The topic of estate planning usually conjures up thoughts of wealthy people with complicated situations. But if you own any kind of property (a house, car, registered retirement savings plan, life insurance) then you have an estate and as a result, you should also have a plan.
It doesn’t really matter the value of your house, car, RRSP, or life insurance policy, and it’s amazing, especially with life insurance, what that number can add up to, so sometimes people who have very modest incomes can have estates of a million dollars or more.
We recommend that every person keep a record of all your assets, make sure that you have your property titled correctly, and also make sure that you have the beneficiary arrangements set up properly, especially life insurance through work which many times gets overlooked, and in the event of marriage, a divorce, or the death of a beneficiary those don’t get changed.
How your property (such as a house) should be titled depends on your marital situation, but typically married couples want to have property titled joint with right of survivorship, so it’s important to check your deed to see if your home is titled this way. For bank accounts, you can have a beneficiary designation to transfer on death or payable on death. Although sometimes you can’t avoid probate, life insurance and other registered products such as RRSP’s with beneficiary designations will pass by contract. If property is titled in just your name, then it will have to go through probate.
Documents that are important to have regardless of your estate size: (1) a will is the first document that you need and a will is your opportunity to designate who gets your property; (2) a continuing power of attorney for property is the next important document and this document gives someone the right to make financial decisions for you if you are incapacitated or from a convenience perspective; for example, you could be traveling or out of the country and maybe the cell phone provider needs to be changed or your spouse needs to make a financial transaction – with a power of attorney for property he or she will be able to do that; (3) another important document is the power of attorney for care and this document gives someone the authority to make healthcare decisions on your behalf.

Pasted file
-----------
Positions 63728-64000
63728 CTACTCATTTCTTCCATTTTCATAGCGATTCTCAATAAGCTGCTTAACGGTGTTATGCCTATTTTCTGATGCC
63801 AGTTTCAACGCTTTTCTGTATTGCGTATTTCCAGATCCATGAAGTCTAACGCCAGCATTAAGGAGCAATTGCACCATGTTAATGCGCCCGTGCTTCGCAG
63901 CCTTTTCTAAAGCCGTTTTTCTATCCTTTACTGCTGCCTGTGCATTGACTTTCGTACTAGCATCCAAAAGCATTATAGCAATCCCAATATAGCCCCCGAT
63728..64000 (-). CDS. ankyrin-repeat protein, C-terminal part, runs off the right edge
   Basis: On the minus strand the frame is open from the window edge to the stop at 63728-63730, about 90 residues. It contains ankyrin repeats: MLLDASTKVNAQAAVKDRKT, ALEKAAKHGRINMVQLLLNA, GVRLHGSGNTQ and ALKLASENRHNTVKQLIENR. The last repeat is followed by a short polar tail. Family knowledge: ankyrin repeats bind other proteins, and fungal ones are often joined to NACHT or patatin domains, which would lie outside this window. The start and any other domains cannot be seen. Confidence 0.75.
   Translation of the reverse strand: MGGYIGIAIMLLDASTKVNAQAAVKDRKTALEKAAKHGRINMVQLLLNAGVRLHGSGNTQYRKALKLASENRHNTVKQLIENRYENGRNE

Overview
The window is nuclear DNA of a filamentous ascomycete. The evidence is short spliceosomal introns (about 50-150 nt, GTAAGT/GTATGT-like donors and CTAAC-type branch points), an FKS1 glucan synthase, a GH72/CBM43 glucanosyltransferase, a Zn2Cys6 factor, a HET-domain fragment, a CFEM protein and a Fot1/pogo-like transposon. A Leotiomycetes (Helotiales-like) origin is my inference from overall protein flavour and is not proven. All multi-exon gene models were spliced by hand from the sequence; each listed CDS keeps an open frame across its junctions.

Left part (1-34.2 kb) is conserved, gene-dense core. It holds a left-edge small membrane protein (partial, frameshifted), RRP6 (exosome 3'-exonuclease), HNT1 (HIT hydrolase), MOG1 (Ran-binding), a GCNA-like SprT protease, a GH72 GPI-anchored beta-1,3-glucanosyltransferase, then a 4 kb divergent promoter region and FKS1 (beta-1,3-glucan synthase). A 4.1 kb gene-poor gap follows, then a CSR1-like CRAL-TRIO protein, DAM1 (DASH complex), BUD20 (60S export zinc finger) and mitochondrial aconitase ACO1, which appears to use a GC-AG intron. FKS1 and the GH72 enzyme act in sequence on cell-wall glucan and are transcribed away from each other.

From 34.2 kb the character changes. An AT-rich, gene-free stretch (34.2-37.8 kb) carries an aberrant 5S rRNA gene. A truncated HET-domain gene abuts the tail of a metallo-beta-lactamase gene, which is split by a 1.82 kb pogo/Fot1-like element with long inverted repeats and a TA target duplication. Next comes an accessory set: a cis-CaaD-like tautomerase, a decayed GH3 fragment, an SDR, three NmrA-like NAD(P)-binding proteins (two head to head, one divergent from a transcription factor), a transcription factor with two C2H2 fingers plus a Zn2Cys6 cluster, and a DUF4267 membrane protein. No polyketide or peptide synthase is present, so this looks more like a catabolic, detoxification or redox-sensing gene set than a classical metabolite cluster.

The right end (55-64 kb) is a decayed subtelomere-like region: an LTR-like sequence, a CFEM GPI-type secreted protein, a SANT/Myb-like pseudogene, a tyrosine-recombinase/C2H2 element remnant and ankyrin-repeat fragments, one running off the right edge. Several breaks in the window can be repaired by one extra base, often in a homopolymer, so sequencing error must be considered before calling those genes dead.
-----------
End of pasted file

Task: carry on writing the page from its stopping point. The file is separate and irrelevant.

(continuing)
We recommend that all of these important documents be kept in an organizational binder or envelope, including birth certificate, marriage license, divorce decree, passport, passwords, insurance papers, legal documents that we all have to keep up with, and it’s all located in one binder or envelope so that in the event of an emergency, such as a fire, you know where that is and can grab it and run out the door. We recommend that you put it in a fireproof safe at home or a bank security box.
The Law Office of Robert Molinari can help draft your will, power of attorney for property, and power of attorney for care. Start now with a free consultation.